Government-owned businesses are often dismissed as being bureaucratic, slow and unentrepreneurial. The Commercial Bank of Ethiopia and its president Bekalu Zeleke, left, explode that image. The institution, which is the largest commercial bank in Ethiopia and in the entire East African region, has opened more than 100 new branches in the past year, bringing the total to 372.
But the bank’s plans for the future are what truly make it stand out. The bank, with two million account holders now, plans on increasing the number of accounts by 25% per year, establish 200 new ATMS per year and open 500 new branches over the next five years. Its mission: to become a world-class commercial bank by the year 2025.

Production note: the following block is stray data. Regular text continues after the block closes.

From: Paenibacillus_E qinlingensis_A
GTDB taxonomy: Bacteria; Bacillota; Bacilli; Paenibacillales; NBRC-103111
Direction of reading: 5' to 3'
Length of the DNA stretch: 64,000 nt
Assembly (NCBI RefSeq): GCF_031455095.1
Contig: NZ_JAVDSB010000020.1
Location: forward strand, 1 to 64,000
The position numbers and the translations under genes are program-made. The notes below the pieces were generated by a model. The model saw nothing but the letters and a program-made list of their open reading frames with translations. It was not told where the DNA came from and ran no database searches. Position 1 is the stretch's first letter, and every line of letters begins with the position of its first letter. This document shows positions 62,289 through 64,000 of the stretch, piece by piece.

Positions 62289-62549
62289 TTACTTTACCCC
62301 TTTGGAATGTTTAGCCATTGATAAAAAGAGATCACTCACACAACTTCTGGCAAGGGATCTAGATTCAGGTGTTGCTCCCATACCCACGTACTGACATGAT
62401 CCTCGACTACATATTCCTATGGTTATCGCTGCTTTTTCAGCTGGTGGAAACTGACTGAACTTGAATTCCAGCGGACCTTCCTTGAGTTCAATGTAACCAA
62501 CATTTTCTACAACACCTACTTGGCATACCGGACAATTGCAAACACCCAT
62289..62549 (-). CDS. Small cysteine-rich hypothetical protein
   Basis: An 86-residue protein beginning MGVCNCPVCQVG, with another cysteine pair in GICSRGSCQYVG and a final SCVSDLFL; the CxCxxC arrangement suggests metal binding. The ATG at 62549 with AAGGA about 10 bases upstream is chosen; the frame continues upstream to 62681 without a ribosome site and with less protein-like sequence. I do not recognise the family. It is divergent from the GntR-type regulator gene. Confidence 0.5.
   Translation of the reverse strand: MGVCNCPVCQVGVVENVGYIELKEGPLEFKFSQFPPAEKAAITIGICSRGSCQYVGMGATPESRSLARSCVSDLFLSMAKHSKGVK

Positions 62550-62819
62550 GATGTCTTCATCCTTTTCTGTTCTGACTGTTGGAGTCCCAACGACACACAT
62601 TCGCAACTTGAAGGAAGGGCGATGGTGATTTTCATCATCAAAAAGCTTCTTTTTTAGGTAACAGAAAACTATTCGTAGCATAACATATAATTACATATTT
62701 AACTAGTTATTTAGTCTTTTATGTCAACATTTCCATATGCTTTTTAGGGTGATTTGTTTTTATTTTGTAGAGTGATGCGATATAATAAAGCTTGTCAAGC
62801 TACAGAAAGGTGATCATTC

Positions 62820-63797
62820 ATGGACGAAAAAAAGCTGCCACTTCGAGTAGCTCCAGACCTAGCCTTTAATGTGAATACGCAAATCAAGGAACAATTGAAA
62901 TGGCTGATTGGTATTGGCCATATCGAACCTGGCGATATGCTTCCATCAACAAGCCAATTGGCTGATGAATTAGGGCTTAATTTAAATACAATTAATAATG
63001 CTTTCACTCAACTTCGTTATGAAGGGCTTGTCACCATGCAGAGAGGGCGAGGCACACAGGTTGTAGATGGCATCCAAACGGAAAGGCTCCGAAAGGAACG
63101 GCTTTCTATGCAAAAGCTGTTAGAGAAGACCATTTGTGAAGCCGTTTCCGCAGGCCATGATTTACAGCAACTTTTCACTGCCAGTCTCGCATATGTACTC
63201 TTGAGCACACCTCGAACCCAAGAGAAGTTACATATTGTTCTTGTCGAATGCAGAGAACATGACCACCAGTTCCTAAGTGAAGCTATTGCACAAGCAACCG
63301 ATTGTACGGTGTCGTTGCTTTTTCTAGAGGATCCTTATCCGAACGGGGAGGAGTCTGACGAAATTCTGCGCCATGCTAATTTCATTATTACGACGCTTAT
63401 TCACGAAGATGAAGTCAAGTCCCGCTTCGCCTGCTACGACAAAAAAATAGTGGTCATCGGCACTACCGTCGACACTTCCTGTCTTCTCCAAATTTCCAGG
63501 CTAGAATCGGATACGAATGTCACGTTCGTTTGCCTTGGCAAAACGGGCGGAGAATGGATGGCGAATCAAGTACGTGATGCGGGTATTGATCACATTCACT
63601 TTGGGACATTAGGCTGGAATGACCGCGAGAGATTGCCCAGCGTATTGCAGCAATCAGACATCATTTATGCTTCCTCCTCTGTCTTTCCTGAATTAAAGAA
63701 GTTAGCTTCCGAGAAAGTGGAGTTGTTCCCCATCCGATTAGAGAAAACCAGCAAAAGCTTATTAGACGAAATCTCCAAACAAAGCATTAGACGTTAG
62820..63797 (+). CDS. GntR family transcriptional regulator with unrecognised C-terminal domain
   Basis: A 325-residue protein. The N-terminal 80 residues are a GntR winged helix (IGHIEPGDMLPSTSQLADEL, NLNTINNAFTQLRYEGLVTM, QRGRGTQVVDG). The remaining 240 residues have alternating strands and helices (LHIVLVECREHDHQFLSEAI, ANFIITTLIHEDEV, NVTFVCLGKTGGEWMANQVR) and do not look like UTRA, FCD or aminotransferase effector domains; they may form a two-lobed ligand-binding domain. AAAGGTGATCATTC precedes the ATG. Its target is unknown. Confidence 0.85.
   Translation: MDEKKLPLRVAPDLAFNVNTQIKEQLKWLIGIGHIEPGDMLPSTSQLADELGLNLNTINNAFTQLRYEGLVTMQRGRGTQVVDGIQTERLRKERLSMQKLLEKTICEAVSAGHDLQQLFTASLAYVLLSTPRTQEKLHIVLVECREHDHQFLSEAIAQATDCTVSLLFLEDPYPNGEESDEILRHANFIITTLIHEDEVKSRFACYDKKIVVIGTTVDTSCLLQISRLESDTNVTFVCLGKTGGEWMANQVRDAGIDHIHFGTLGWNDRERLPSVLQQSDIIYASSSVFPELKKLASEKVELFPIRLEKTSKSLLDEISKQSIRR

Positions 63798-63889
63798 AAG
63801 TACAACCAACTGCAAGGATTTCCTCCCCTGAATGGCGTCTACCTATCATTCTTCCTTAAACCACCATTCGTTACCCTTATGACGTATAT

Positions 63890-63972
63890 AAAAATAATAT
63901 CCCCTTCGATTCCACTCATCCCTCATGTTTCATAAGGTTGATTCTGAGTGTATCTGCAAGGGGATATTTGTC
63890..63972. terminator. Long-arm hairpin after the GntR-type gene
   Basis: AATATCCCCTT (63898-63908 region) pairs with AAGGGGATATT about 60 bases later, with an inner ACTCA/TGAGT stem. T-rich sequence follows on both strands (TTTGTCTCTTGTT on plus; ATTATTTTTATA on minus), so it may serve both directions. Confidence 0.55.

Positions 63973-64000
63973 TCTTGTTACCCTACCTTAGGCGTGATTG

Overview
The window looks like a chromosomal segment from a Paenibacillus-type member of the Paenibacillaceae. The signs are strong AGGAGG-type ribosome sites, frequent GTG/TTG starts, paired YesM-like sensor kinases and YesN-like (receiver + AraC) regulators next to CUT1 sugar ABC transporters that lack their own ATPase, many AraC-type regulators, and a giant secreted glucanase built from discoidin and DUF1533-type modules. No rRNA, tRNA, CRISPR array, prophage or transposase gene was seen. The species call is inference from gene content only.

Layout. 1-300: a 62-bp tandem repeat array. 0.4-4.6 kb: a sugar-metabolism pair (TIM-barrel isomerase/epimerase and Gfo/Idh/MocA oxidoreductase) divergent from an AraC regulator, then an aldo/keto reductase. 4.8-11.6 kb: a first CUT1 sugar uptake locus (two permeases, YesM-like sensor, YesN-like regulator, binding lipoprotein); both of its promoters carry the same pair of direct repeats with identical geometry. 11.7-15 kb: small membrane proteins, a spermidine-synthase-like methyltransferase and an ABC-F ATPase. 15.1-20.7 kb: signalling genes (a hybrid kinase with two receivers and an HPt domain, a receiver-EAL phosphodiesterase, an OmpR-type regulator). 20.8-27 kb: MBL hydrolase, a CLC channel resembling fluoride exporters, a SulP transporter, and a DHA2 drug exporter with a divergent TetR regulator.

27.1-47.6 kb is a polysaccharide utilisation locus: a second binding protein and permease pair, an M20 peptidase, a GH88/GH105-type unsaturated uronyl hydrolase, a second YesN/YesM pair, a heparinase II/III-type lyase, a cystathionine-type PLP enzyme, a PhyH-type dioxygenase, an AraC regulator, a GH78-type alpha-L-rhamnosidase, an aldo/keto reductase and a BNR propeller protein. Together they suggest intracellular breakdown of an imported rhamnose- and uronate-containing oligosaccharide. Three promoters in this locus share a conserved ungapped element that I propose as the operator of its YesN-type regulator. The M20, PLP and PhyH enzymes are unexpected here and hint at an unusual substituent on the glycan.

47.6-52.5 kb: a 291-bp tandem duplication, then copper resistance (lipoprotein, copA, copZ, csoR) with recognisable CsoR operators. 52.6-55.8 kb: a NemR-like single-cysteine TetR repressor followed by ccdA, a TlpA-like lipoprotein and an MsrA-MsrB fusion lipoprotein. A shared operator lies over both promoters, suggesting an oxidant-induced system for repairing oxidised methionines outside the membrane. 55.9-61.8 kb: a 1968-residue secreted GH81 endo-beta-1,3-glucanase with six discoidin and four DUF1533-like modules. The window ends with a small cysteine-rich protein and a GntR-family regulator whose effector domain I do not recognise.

Zeleke and the bank demonstrate that state-owned organizations can be drivers of economic expansion in Ethiopia and all across Africa.”The bank is on a mission to transform its operations,” says Dan Kazungu, IBM’s country representative in Ethiopia.
IBM hopes to help the bank accomplish its mission. The company recently signed a deal to provide it with $3 million in computer hardware, software and services, which, in addition to making the aggressive expansion possible, will also enable mobile and Internet banking services.
Zekele has been a progressive force at the bank for some time. Last year, he announced plans for a new 42-story headquarters building in the Ethiopian capital of Addis Ababa, which would be the tallest building in the country and the first to be accorded green building certification under international standards.
It goes to show; entrepreneurs can turn up in unlikely places.
To read a report about IBM’s approach to doing business in Africa, click here.